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Artist selected for iconic piece in Terminal 1

An artist internationally known for large scale, technology-driven, interactive artwork was selected recently to create a major piece for Terminal 1-Lindbergh .

Jen Lewin will design the piece, which will be visible on both the airport’s baggage claim and ticketing levels. A new opening between the levels is being developed as part of a multi-year project to expand and modernize the front of the terminal.

An open house about the artwork will take place from 7-9 a.m. on Friday, June 8 for MSP employees. At the event, which will take place on the mezzanine level of the ticketing lobby, you'll learn about Lewin's interactive projects around the world and have an opportunity to share your reflections on quintessential “Minnesota Moments” with Jen to help inspire her work.

For the general public, three upcoming community meetings will also take place.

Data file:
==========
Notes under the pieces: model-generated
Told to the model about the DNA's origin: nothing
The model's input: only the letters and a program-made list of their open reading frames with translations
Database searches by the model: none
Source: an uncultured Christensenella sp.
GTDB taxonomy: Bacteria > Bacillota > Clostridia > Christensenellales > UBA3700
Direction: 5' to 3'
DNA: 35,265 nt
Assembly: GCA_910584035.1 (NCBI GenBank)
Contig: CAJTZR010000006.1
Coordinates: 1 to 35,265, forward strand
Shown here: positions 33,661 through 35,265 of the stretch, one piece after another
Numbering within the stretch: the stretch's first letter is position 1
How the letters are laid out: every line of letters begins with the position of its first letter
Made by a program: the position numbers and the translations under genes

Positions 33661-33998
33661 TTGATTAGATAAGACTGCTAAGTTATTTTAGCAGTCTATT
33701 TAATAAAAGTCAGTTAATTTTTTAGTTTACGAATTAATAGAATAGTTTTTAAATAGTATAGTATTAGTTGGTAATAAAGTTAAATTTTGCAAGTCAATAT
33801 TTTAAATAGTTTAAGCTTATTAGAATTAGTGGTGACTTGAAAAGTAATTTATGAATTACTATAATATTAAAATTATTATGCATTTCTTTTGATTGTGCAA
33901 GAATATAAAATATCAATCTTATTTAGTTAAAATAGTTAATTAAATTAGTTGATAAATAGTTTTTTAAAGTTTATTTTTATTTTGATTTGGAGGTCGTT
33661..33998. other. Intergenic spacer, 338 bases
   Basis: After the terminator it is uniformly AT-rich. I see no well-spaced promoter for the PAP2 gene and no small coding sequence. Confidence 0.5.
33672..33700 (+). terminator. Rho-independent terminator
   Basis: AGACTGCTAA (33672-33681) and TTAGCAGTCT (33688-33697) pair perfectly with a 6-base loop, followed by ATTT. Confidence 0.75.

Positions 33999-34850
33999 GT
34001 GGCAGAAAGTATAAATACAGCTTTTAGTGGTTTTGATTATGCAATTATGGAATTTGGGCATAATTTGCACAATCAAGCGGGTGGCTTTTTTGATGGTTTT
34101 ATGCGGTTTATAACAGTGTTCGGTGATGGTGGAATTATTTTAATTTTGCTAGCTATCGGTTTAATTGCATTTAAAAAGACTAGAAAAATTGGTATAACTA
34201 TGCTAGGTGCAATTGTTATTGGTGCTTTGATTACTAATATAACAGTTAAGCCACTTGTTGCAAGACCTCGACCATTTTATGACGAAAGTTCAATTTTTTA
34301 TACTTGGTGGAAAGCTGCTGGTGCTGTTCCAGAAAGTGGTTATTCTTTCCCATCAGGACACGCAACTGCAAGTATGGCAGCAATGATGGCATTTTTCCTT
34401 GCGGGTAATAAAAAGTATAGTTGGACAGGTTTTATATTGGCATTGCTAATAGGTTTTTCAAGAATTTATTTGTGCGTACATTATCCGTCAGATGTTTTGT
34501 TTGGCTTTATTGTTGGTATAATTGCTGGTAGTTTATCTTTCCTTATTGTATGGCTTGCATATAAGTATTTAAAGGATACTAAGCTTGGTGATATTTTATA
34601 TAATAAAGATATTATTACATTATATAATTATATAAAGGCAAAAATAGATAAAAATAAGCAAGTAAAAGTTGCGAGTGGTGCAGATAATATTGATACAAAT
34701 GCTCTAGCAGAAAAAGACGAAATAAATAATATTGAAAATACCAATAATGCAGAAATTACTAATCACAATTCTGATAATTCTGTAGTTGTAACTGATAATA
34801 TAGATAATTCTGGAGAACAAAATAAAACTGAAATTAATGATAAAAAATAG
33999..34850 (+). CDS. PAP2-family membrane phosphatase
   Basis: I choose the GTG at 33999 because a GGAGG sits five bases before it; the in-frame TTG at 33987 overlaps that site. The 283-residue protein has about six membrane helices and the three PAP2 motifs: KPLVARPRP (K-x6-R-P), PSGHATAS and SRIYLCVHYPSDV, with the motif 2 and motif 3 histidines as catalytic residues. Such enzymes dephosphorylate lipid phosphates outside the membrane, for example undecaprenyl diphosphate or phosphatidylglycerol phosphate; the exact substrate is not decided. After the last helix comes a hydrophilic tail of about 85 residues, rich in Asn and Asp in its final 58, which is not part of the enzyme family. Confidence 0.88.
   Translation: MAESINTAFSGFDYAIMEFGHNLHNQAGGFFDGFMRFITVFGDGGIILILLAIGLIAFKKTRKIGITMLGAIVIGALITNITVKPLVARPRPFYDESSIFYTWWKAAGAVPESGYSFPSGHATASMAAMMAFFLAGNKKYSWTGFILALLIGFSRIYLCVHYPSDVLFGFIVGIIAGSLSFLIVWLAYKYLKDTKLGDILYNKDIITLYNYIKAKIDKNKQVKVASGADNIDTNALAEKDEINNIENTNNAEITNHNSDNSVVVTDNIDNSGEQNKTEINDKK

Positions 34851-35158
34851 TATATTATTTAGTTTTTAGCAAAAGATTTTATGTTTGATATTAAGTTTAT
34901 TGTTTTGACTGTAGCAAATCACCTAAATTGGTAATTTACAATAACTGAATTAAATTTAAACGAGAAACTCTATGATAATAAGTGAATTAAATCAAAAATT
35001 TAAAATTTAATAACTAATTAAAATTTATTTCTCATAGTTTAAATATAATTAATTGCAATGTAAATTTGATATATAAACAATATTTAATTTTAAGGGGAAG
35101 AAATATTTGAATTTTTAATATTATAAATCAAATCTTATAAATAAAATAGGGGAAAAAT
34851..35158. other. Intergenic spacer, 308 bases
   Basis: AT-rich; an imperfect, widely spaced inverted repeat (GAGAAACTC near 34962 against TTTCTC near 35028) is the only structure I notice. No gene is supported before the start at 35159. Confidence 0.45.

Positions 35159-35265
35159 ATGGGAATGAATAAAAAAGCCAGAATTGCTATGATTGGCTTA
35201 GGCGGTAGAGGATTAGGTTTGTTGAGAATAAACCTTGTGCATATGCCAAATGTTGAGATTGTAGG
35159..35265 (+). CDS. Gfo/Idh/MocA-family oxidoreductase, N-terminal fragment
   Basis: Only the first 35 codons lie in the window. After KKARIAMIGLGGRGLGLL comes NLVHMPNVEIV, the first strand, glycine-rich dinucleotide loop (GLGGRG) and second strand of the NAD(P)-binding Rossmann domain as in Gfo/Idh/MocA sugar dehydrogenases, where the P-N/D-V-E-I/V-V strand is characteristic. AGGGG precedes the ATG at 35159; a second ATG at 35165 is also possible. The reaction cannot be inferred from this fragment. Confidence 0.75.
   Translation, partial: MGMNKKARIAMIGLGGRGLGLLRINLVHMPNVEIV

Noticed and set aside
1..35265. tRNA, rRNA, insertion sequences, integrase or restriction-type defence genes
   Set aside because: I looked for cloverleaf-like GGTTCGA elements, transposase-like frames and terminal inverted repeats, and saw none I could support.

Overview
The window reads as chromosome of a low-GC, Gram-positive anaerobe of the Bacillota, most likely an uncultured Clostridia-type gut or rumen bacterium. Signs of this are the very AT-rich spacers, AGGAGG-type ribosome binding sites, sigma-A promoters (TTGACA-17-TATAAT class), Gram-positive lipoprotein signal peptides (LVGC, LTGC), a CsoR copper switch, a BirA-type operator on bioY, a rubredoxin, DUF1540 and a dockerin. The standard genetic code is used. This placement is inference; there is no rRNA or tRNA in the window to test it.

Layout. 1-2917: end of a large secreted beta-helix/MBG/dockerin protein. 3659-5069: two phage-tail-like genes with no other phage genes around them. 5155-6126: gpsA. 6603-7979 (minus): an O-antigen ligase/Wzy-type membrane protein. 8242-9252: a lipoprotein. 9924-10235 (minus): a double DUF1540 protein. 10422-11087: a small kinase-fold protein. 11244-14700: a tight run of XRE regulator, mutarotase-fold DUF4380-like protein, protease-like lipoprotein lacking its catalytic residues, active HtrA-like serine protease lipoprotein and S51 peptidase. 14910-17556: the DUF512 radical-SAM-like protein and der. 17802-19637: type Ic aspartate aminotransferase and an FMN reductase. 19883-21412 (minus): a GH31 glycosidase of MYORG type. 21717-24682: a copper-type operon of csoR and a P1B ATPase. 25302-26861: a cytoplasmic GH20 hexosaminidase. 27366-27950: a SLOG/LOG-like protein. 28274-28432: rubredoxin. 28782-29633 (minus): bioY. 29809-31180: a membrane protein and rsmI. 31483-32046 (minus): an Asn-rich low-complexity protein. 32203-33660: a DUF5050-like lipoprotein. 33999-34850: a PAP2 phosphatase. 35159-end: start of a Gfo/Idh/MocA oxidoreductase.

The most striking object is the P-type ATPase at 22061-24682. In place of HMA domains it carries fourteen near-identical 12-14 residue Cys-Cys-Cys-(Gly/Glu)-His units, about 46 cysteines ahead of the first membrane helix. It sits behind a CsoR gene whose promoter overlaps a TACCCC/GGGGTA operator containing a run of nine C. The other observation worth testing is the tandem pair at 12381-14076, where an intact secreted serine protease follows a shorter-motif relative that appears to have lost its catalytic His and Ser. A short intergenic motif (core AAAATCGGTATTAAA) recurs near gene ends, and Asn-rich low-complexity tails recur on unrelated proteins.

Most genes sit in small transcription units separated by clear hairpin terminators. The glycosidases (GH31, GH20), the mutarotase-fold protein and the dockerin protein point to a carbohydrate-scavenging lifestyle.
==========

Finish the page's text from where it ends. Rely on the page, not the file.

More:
• Thursday, June 7, 6-8 p.m., at the Weisman Art Museum, William Shepherd Room, on the University of Minnesota's East Bank campus.
  • Friday, June 8, 6-8 p.m., Weisman Art Museum, William Shepherd Room
  • Saturday, June 9, 10 a.m.-12 p.m., Northrop Auditorium, Best Buy Theater, also on the University of Minnesota's East Bank campus.

For those who can't attend these meetings, but still want to be a part of the process, an online survey is also available for providing input.

A blue ribbon artist selection committee chose Lewin through a vetting process that included an invitation to 59 artists experienced in creating this type of large-scale public work. Lewin will be assisted in the process by a Minnesota artist who she will mentor as part of the project.

“With Jen’s help, we have an opportunity to install an engaging artwork that will reflect the airport and the region, help transform the arrivals and departures lobbies and, over time, become an iconic symbol of MSP,” said Brian Ryks, CEO of the Metropolitan Airports Commission, the organization that owns and operates MSP.

Lewin already has experience creating interactive pieces in Minnesota; she designed the sidewalk harp located near Target Field. People walking by that piece can make music by waving their hands under a series of LED lights.

You can learn more about Lewin’s artwork at this web page.